Donetsk, Ukraine: Who Gets What, When and How?

Pro-West vs. Pro-Russia Ukraine

In April 2014, the city of Donetsk, Ukraine declared itself the Donetsk People’s Republic- an independent state. The referendum for their independence passed on May 11th, although it was not recognized by Kiev, the capital of Ukraine, or the West. Within Ukraine, there has been debate since 1991 over whether they should be stronger allies with the West or stronger allies with Russia. Those in support of Donetsk independence are enraged by the fact that the current Ukrainian government has become such strong allies with the West. They want to resort back to being more closely allied to Russia. (BBC News) Every Ukrainian has varying opinions, wants something different for their country. Some people want to remain a cohesive nation and ally with the West, some want to remain a cohesive nation and ally with Russia, while some areas in the eastern part of Ukraine want to break apart completely and become a part of Russia. So this leads to the question that Harold Lasswell has defined as the essence of politics:  Who gets what they want, when will they get it and how will they go about getting it?

Protest in Donetsk, Ukraine

In many situations, the answer to this question is simple: “The strong do as they please, and the weak suffer as they must.” The stronger state, person or group will get what they want, when they want it, without much trouble because the weaker states know that they do not stand a chance, and there is no reason for them to waste their time, energy and resources for a lost cause.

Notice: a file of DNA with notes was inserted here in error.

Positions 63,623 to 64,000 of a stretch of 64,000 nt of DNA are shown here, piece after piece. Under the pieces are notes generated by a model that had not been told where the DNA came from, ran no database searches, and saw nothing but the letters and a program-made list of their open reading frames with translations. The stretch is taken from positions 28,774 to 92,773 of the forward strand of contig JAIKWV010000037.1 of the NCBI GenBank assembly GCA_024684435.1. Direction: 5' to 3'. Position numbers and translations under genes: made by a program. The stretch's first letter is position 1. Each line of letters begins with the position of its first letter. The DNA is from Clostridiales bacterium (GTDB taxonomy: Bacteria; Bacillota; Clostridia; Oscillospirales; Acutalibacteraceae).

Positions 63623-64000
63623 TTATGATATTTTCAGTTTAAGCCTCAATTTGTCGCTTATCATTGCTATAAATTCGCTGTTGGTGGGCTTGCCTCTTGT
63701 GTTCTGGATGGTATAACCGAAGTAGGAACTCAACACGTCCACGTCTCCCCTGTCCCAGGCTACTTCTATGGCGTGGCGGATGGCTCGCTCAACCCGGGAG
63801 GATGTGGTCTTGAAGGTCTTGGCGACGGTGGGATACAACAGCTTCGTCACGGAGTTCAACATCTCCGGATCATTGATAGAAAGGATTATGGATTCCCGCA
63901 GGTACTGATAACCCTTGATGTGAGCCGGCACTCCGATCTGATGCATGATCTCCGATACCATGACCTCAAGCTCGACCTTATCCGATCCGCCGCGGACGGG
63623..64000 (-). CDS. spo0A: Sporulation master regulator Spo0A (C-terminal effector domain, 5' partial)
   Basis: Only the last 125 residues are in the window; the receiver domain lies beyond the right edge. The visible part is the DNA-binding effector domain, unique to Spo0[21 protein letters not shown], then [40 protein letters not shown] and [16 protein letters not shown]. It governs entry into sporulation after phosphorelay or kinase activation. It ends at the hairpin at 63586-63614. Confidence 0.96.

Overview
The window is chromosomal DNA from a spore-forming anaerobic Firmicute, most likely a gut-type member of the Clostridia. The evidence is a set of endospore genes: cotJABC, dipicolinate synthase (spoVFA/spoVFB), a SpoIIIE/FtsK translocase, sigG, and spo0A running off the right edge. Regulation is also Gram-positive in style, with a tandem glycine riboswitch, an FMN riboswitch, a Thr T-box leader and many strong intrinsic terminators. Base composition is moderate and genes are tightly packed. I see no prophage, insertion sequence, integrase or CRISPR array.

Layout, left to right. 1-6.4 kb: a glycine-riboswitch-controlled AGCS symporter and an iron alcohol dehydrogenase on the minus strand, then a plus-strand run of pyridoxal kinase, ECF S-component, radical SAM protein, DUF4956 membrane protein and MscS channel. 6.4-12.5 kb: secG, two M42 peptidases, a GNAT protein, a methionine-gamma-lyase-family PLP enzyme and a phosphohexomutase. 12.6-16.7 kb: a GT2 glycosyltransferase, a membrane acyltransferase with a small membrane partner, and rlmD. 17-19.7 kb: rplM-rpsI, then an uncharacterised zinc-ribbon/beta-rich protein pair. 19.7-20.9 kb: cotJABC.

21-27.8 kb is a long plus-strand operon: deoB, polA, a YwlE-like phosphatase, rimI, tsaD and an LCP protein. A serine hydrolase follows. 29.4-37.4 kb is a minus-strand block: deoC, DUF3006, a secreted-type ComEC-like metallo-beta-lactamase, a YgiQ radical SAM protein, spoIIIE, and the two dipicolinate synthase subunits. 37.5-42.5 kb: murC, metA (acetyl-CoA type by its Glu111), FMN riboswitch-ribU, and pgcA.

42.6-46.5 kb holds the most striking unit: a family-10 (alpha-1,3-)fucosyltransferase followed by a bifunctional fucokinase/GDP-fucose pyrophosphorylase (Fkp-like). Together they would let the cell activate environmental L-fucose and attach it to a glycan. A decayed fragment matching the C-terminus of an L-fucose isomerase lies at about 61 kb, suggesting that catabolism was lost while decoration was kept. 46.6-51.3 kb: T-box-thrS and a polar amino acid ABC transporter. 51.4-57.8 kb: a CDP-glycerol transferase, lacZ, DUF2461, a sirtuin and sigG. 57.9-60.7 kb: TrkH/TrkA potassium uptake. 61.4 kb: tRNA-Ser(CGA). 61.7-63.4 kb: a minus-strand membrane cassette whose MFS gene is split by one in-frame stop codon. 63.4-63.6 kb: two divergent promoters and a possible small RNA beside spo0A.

However, the real issue comes about when it is unclear which side has the upper hand, which side is the strongest. It is at this point when the bargaining process becomes more difficult. States need to negotiate, debate, sacrifice, fight and attack in order to gain the upper hand. They must weigh their costs and benefits, their strengths and weaknesses and decide how to go about getting what they want and how to prove that they are stronger than their opponent.

The people of Donetsk want the right to decide who can control them, the right to be autonomous. The Ukrainian government wants to remain a cohesive unit. They fear losing Donetsk because this increases the possibility of losing power and control over the country. There is no compromise that will please both parties. One side has to win and one side has to lose. Therefore, in order to decide who gets what they want, they need to resort to bargaining. Neither the current Ukrainian government nor the Pro-Russian rebels are willing to make concessions because they both believe that they are stronger. Although one side must be stronger, this is hard to determine since they do not have all of the information regarding their opponent’s resources, willingness to fight and strength. They resort to violence and protest in order to prove their dominance and to discover which party is the strongest. They believe that the benefits they would receive from winning the war are greater than the sacrifices and losses they would experience during the war.

The fighting is still occurring in the region today. In order to end the fighting and come to an agreement, the information issues need to be resolved and the stronger side needs to be made known. Until then, both the Pro-Western Ukrainian government and the Pro-Russian rebels will need to keep balancing their options and decide what is best for their respective sides. It could be days, it could be months, it could be years until this issue is resolved. The question of who gets what, when and how is still an unsolved mystery in Ukraine.